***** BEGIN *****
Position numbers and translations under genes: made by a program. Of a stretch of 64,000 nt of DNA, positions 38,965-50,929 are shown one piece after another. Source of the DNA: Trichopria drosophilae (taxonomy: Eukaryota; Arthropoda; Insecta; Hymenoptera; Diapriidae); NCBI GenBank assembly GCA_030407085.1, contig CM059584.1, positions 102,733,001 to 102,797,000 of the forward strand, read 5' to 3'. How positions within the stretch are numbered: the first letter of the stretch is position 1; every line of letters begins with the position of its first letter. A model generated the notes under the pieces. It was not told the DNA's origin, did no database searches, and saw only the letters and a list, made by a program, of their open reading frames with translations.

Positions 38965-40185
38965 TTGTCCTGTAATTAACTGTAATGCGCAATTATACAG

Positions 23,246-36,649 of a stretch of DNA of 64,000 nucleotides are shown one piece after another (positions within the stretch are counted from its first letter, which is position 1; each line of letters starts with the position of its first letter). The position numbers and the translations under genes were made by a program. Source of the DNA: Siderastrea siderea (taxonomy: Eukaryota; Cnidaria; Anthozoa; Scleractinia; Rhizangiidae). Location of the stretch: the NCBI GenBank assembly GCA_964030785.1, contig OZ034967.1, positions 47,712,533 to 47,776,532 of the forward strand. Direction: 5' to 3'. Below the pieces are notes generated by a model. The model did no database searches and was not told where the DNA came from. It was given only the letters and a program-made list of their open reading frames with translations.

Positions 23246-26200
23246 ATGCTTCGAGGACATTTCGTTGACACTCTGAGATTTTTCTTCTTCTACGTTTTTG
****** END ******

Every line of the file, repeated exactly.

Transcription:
Position numbers and translations under genes: made by a program. Of a stretch of 64,000 nt of DNA, positions 38,965-50,929 are shown one piece after another. Source of the DNA: Trichopria drosophilae (taxonomy: Eukaryota; Arthropoda; Insecta; Hymenoptera; Diapriidae); NCBI GenBank assembly GCA_030407085.1, contig CM059584.1, positions 102,733,001 to 102,797,000 of the forward strand, read 5' to 3'. How positions within the stretch are numbered: the first letter of the stretch is position 1; every line of letters begins with the position of its first letter. A model generated the notes under the pieces. It was not told the DNA's origin, did no database searches, and saw only the letters and a list, made by a program, of their open reading frames with translations.

Positions 38965-40185
38965 TTGTCCTGTAATTAACTGTAATGCGCAATTATACAG

Positions 23,246-36,649 of a stretch of DNA of 64,000 nucleotides are shown one piece after another (positions within the stretch are counted from its first letter, which is position 1; each line of letters starts with the position of its first letter). The position numbers and the translations under genes were made by a program. Source of the DNA: Siderastrea siderea (taxonomy: Eukaryota; Cnidaria; Anthozoa; Scleractinia; Rhizangiidae). Location of the stretch: the NCBI GenBank assembly GCA_964030785.1, contig OZ034967.1, positions 47,712,533 to 47,776,532 of the forward strand. Direction: 5' to 3'. Below the pieces are notes generated by a model. The model did no database searches and was not told where the DNA came from. It was given only the letters and a program-made list of their open reading frames with translations.

Positions 23246-26200
23246 ATGCTTCGAGGACATTTCGTTGACACTCTGAGATTTTTCTTCTTCTACGTTTTTG